Yes, he’s human, and there was a time last fall, at the beginning of his sophomore (and what would turn out to be final) college season that Fowler struggled with expectations and saw his game suffer some of the consequences. But he worked hard with Oklahoma State coach Mike McGraw to get back to “playing stress-free golf,” Fowler golf, the type of golf you’ve seen him play the last two weeks. Fast and furious, feeling the shot and going with it and being perfectly fine with the result.
“My game is better than what it was in college,” said Fowler, who capped his amateur career in September with an undefeated performance for the United States at the Walker Cup at Merion. “I haven’t really been doing anything special, I’m just keeping it in front of me and I’m just making up for my mistakes a little better.”
So if you question Fowler’s grip-it-and-rip-it routine, even when it comes to a tough approach shot from a downhill lie in the rough or 40-yard bunker shot on 18 with a PGA Tour victory on the line, as it happened Sunday, you just don’t know him well enough yet.
Oh, but you will.
Fowler said the success we’re seeing now started building this summer at the Nationwide Children’s Hospital Invitational, where he lost in a playoff to Derek Lamely. Fowler had posted good rounds here and there in a few PGA Tour appearances, including two U.S. Opens, but not four in a row.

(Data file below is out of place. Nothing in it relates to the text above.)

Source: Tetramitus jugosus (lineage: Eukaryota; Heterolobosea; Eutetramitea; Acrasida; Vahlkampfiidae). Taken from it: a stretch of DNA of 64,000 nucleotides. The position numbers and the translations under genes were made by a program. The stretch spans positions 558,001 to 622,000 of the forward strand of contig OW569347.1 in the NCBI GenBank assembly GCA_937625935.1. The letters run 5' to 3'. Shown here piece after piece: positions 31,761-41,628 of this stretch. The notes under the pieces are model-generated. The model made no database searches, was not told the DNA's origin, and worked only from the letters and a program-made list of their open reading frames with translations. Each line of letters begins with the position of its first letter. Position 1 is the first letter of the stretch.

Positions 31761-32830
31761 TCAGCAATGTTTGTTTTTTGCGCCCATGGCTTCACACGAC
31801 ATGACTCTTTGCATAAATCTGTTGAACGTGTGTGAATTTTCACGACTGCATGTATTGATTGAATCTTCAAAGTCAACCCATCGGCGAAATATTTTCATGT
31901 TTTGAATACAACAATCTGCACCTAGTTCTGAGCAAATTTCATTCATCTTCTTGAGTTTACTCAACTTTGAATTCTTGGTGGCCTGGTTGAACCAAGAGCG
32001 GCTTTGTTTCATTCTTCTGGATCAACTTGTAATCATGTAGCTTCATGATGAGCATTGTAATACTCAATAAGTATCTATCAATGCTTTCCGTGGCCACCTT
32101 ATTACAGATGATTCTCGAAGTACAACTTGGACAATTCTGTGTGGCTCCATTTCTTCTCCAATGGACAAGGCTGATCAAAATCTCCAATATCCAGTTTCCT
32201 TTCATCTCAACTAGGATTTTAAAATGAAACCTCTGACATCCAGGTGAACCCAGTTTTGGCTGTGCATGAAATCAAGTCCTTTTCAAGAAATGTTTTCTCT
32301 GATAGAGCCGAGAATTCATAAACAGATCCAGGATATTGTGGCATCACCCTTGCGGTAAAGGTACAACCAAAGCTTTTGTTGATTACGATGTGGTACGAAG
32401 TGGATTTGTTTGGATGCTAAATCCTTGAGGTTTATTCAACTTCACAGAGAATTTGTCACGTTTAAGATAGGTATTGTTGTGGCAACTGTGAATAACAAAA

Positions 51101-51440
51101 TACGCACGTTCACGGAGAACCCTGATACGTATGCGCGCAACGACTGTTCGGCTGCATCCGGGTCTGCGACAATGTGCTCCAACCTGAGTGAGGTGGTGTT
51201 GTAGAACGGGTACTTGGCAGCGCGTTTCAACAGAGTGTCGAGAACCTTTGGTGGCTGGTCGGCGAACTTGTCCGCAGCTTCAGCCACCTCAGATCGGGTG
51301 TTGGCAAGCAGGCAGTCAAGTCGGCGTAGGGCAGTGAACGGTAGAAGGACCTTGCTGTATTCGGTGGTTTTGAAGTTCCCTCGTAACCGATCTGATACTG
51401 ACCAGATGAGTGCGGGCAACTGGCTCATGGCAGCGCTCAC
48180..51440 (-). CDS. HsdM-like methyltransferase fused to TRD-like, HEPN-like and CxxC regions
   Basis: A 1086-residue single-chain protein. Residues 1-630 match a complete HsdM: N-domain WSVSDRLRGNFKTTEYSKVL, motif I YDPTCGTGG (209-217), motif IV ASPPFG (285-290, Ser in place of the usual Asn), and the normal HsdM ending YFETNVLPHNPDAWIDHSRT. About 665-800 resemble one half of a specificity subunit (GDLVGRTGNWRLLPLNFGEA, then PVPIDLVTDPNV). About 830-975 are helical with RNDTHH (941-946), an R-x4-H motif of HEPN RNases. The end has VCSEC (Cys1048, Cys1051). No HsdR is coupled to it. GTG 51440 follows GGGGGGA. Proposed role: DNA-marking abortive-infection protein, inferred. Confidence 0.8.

“If you can do it once, you can do it four times in a row,” he said, “but I was never able to put those four rounds together until that Nationwide event.”
For those keeping track at home, he’s now up to eight in a row.
Funny to think it was only three years ago that Fowler and his friend Jamie Lovemark – you know, the weekend’s other runner-up who has figured out a way to bounce golf balls in and out of water hazards, as he did in the playoff on No. 18 Sunday – both tied for seventh at the American Junior Golf Association’s Thunderbird International, which is also played at Grayhawk. (The year before, Lovemark also rinsed a shot on No. 18 to lose in a playoff.)
“I remember it,” Fowler said. “That was cool.”
Lovemark, who was a grade ahead of Fowler, went on to have one of the best freshman seasons in college golf history at Southern California, winning the NCAA Championship and about every postseason award possible. He also played in four Tour events before missing a cut, even drawing comparisons to a schoolboy Phil Mickelson.
Despite some struggles and injuries over the last year and a half, Lovemark is just as good a bet as Fowler to win 10 majors over the next 10 years.
However, he’s much more reserved, doesn’t care much for interviews, has shorter hair and doesn’t really have that new car smell, which just isn’t as appetizing to the hype monsters.
Fowler’s got style, as he has been wearing white belts for years, long before the craze hit the Tour. His hair is cool and crazy and can get even crazier, as we found out at the 2006 AJGA Canon Cup. He plays fast, he used to compete at motocross (his father is a champion), and he is one of the most courteous, level-headed kids we’ve met coming out of amateur golf, which means he will sign autographs into the moonlight if it becomes necessary.
And let’s face it, “Rickie” is just more fun to say.
It’s even better than “Leo.”